49 Mile Scenic Drive’s sign designed by Rex May has a mysterious story

29th December 2019

MadeGood – Please give me some background on yourself as a film maker, is this film about Rex May’s 49 Mile Scenic Drive sign typical example of your work? You co-directed this film with Tyler McPherron, do you often work together? Please tell me a bit about you working dynamic.

Bradley Smith – I have worked with Tyler as a DP many times, but when prepping this project he really understood what I was going for conceptually and he had ideas that were beyond just our visual approach…so I asked him if he wanted to co-direct the piece with me. He makes beautiful video see it at his site.

Alexander was also a part of this film from beginning to end…even though his role was that of writer/narrator/illustrator, all three of us put our heads together as a team to make this project what it is.

MadeGood – How did you find out about the story of the 49 Mile Scenic Drive sign, and what made you want to make a film about it? I think I saw a quote of you saying this started out as a film about design, and it took on a new life. Please tell me more about this.

Bradley Smith – The writer/narrator/illustrator Alexander Barrett has a real eye for typography, design and illustration (his new book This is San Francisco is a gem). He noticed the two slightly different versions of the sign, and we thought we would make a quippy design critique, which lives on in the visual “Let’s Compare” section of the film. But once we started researching and contacting people around this story, we realised that Rex May’s story needed to be told.

Rex May, the designer of the 49 mile scenic drive sign | MadeGood

MadeGood – Following on from the last point, there’s some great graphic design in the film itself (not just the sign in question!), are it’s obviously quite central to your short. Who created the artwork for your film?

Bradley Smith – Alexander Barrett! Follow him on Instagram for frequent awesomeness.

MadeGood – What do you think happened to the original signs? It seems they were quite iconic, do you think the originals were sold and replaced with cheap replicas!?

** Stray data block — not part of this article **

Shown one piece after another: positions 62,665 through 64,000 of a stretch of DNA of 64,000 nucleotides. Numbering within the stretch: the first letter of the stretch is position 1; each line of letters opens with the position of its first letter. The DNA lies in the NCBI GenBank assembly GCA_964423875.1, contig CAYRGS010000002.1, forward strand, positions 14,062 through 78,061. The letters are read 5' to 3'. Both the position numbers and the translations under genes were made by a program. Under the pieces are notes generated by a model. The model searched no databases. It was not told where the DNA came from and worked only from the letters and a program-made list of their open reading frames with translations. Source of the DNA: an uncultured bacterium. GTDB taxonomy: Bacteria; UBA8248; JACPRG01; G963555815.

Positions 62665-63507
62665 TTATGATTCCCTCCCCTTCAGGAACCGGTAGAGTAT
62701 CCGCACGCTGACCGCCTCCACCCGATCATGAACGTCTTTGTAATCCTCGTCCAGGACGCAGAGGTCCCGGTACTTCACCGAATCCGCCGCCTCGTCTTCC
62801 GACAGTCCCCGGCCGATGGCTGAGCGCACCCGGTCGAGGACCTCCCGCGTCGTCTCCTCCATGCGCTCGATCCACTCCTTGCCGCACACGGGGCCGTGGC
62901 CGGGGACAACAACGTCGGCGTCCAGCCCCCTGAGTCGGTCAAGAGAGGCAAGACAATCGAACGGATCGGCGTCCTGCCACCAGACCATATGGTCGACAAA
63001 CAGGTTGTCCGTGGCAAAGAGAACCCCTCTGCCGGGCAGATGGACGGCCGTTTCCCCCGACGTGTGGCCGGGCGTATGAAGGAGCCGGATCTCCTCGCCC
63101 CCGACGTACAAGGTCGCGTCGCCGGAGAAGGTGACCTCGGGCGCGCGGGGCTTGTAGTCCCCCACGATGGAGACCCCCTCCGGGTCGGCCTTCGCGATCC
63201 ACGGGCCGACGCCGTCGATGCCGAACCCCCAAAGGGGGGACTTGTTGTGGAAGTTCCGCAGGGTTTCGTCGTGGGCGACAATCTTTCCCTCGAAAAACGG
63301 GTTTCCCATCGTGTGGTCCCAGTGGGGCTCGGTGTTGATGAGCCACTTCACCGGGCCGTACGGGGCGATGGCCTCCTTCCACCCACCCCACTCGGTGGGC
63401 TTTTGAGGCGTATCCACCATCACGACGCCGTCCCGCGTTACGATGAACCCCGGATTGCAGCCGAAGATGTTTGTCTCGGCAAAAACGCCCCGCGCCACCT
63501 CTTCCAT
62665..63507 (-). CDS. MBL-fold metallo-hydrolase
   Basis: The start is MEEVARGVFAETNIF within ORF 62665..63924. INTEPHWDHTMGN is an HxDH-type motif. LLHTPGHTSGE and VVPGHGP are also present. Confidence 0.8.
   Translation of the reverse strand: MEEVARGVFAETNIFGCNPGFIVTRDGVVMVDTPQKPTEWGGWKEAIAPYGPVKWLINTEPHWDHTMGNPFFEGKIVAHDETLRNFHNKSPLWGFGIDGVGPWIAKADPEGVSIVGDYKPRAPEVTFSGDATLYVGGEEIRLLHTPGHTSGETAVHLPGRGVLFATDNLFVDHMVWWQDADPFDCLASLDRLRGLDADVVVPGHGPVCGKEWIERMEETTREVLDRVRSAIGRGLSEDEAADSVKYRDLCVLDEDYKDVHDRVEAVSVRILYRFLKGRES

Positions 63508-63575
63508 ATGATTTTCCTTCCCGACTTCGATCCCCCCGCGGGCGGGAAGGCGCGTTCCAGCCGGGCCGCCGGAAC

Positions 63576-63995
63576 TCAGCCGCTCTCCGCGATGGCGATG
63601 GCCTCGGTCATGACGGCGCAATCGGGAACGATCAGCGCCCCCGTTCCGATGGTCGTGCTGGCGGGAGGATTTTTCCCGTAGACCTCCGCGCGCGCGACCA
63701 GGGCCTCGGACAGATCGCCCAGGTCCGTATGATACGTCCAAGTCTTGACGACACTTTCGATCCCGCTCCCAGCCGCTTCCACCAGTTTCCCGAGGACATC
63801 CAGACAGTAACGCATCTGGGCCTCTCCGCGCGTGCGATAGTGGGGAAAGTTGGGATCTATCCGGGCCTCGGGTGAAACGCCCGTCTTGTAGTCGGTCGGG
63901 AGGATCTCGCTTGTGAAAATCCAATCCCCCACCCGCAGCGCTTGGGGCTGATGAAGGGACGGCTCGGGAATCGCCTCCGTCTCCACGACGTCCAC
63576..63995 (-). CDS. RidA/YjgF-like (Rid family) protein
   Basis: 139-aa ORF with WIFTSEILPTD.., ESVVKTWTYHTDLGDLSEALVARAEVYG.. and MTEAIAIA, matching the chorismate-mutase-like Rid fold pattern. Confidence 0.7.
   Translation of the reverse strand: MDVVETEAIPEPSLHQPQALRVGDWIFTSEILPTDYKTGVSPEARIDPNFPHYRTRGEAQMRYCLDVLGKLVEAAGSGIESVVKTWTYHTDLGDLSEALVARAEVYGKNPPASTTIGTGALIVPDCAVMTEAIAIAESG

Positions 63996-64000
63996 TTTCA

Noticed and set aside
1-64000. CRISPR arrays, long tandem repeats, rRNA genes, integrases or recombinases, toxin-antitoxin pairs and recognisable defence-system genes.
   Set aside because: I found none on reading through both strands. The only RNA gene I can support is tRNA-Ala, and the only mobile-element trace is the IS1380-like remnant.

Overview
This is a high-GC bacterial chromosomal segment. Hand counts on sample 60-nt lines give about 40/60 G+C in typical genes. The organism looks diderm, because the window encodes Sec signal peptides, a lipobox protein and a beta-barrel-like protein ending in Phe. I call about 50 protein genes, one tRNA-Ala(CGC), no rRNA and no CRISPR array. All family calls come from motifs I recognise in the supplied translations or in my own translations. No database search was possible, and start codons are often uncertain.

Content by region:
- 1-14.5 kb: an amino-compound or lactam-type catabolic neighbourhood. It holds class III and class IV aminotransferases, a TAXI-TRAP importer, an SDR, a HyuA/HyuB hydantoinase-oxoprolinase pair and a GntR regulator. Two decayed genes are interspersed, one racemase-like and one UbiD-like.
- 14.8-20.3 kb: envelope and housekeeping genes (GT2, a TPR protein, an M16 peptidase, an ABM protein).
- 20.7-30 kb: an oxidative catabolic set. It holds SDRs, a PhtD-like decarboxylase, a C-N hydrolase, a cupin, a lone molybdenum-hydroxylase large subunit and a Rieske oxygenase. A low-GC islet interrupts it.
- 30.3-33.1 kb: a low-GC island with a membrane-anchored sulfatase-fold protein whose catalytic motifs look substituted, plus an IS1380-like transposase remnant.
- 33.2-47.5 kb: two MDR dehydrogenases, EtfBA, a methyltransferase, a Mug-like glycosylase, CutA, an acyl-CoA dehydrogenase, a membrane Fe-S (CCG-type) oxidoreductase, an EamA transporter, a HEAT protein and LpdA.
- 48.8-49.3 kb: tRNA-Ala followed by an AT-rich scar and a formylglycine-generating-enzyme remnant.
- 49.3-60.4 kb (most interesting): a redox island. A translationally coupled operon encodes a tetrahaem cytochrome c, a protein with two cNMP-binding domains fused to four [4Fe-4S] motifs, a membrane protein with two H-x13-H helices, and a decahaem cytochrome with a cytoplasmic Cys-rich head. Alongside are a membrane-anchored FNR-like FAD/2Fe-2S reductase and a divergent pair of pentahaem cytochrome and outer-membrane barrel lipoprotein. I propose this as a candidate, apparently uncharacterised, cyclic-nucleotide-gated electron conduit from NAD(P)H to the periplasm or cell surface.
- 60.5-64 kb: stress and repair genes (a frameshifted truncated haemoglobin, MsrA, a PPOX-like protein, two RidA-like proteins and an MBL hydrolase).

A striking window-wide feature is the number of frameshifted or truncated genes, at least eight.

Bradley Smith – After much digging, we found out that someone was responsible but more importantly, also discovered that instead of pointing fingers we wanted to celebrate Rex May and the team that corrected the horrible redesign

MadeGood – What are you working on next?

Bradley Smith – I am currently working on PHANTOM SEASONS, a light art installation commissioned in Wyoming (I have developed a body of work as an installation artist over the last couple years)…here is the project blurb:

“PHANTOM SEASONS is an apparition inspired by two phenomena: the vibrant colours from each season and our most limited resource of all – time. Using LEDs to light the walls and snow of Town Enclosure, PHANTOM SEASONS erupts in colour at variable intervals inspired by Old Faithful and other awe-inspiring geysers in the Greater Yellowstone Ecosystem. This nightly ritual is triggered by an unreliable timer that, like nature, forces us to look at the impermanence of natural wonders and our own perspectives of time. As the seasons on this planet change each year, what changes do we notice in ourselves? What dreams will haunt the seasons that we have left? What realities will we leave behind for other beings to inherit?”

the 49 mile scenic drive sign in situe | MadeGood
An original version of the 49 mile scenic drive sign | MadeGood
Screenshot 2019-12-08 at 16.50.54 | MadeGood

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